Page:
The New York City Council Task Force recommended that neighborhoods supplement the Cure Violence model with additional services and interventions. For example, pilot communities were expected to provide mental health services for youth at risk for violence. Other therapeutic services were to be available for the victims of gun violence and all community members affected by gun violence.

In addition, pilot communities were asked to ensure easy access to legal services for at-risk youth and their families as they navigate governmental services and to encourage people to participate in violence investigations. Legal Aid was invited to provide services that could help youth and their families already entangled in the justice system, but also to assist families in getting connected to government services, including health, childcare, and income support. Families might also need help with housing obstacles, access to schools, and immigration issues.

Legal professionals were asked to educate service providers and community members concerning the criminal consequences of violent behavior and to provide advice as to how to interact with law enforcement. The City hoped that legal services would help individuals with knowledge of shootings to know their rights and to participate in law enforcement investigations even if they had previous criminal justice involvement themselves. The Task Force believed that neighborhood residents might be more willing to speak with law enforcement if they had access to legal support.

The Task Force also suggested that job readiness and job training programs aimed at high-risk youth be created to teach soft job skills (e.g., interviewing, fitting in to workplace culture), as well as provide opportunities in specific skills training and educational placement.  The Justice Community Plus Program, for example, was enlisted to provide a full range of workforce services, including an internship with a community project to organize young neighborhood residents who work improve their community and to have the community see them in a positive light.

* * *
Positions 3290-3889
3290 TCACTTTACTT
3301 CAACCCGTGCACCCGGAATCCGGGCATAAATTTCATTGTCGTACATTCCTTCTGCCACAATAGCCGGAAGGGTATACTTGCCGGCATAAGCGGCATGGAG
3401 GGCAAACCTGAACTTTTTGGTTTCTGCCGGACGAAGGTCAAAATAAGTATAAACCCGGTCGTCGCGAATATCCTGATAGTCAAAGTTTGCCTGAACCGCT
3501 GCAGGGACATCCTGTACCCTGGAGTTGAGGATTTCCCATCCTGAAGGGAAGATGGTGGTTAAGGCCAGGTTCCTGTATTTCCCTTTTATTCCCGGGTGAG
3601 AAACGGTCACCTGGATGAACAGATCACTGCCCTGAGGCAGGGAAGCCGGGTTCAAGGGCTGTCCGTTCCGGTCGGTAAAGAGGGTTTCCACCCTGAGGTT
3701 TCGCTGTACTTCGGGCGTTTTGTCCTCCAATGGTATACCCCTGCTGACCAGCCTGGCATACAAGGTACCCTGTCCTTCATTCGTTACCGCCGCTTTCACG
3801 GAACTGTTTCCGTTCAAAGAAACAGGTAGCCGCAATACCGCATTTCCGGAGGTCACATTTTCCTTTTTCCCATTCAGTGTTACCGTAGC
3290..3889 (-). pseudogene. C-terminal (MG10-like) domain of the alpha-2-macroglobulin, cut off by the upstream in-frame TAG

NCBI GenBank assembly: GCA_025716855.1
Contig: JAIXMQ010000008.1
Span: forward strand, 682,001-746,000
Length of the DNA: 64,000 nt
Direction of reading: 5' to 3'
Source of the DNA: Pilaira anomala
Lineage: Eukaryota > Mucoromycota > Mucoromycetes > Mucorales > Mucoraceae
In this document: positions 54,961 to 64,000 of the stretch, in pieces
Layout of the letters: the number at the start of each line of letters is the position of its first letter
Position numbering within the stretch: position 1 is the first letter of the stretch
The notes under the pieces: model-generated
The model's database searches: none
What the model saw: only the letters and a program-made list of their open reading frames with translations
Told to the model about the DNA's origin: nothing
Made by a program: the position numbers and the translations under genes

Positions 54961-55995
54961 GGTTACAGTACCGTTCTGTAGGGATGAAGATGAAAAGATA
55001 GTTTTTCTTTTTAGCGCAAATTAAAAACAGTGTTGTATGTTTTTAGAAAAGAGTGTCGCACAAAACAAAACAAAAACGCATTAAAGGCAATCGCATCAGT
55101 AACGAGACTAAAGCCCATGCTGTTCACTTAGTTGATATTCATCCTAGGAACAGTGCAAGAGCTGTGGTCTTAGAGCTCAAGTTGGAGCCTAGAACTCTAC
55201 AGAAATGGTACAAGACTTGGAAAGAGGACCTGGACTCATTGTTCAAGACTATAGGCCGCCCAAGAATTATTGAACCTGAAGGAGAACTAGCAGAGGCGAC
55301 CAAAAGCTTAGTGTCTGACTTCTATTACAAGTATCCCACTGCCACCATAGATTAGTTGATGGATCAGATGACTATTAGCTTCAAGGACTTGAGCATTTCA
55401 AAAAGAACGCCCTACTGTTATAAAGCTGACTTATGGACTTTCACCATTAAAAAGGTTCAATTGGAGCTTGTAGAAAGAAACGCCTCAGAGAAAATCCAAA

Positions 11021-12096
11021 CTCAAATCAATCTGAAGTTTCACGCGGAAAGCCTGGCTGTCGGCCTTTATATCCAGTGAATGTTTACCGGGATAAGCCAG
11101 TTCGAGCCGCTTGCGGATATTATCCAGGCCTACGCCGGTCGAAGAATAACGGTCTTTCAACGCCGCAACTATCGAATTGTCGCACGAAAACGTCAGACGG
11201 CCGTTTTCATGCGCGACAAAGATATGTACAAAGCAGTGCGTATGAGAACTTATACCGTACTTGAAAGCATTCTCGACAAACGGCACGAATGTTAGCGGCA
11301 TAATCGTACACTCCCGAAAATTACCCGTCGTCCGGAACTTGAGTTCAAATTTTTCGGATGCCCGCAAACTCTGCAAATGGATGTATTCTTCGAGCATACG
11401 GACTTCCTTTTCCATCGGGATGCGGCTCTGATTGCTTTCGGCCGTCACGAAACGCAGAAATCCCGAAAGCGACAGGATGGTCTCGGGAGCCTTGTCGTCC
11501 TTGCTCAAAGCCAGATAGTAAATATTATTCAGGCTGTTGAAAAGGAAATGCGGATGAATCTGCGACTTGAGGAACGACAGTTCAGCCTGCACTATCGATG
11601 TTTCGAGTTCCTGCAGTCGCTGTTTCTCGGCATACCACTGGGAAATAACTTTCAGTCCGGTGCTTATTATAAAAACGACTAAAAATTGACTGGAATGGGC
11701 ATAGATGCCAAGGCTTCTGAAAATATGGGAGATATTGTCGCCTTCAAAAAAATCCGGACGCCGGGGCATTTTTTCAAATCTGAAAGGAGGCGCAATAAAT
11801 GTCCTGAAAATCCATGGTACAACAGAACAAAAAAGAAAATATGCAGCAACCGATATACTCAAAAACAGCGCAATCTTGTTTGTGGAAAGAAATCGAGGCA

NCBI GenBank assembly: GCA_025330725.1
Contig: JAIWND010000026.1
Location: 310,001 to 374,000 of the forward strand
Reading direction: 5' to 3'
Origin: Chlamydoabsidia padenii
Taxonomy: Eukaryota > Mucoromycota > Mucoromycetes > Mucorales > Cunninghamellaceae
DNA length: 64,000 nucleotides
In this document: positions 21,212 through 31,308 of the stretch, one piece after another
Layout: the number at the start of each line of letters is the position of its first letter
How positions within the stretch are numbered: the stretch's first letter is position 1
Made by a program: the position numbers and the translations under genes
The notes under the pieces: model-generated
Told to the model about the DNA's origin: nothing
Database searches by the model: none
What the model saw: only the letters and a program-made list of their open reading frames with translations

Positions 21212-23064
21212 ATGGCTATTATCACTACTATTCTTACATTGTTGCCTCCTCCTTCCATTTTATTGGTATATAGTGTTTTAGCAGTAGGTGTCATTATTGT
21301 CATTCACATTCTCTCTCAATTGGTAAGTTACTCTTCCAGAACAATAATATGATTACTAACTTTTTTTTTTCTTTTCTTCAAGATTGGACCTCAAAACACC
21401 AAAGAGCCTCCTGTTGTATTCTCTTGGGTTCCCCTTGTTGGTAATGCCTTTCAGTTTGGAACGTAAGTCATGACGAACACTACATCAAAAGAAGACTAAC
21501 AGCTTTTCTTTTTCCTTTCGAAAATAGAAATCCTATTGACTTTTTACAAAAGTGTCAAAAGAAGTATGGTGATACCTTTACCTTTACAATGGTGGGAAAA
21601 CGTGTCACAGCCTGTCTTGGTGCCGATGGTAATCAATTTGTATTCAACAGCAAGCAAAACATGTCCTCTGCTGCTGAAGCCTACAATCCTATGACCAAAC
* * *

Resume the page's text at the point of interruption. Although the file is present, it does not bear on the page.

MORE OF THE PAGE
Finally, the Task Force recommended that the pilot sites implement school-based conflict mediation programs in neighborhood schools that could teach strategies for diffusing conflict and preventing retaliatory violence.

Due to the diversity of services being provided, the City’s strategy required coordination among a range of providers and a flexible structure of agency relationships. The Cure Violence programs served as the central focus, coordinating meetings and facilitating communication among all parties. The Cure Violence program was also responsible for providing referrals to other service providers so that participants would have access to the services needed to avoid violence.

Community Assessments

Each of the pilot communities participating in New York City’s gun violence reduction effort followed the general guidelines proposed in the crisis management system, but each community also developed and implemented its own strategy. At least partly for this reason, the City Council funded a research team to follow the implementation of the strategy in each neighborhood and to assess its effectiveness. Researchers from the Research & Evaluation Center at John Jay College of Criminal Justice visited the first four of the boroughs to implement the crisis management system: Bronx, Brooklyn, Manhattan, and Queens. In each community, researchers interviewed program leaders, agency officials, and community partners. The team also reviewed available documents and websites about each pilot site. Finally, the researchers spoke with City officials involved in the design and launch of the crisis management system.

Read about the implementation approach followed by each community as it developed or enhanced its Cure Violence program and as it built out the various components of the New York City crisis management system.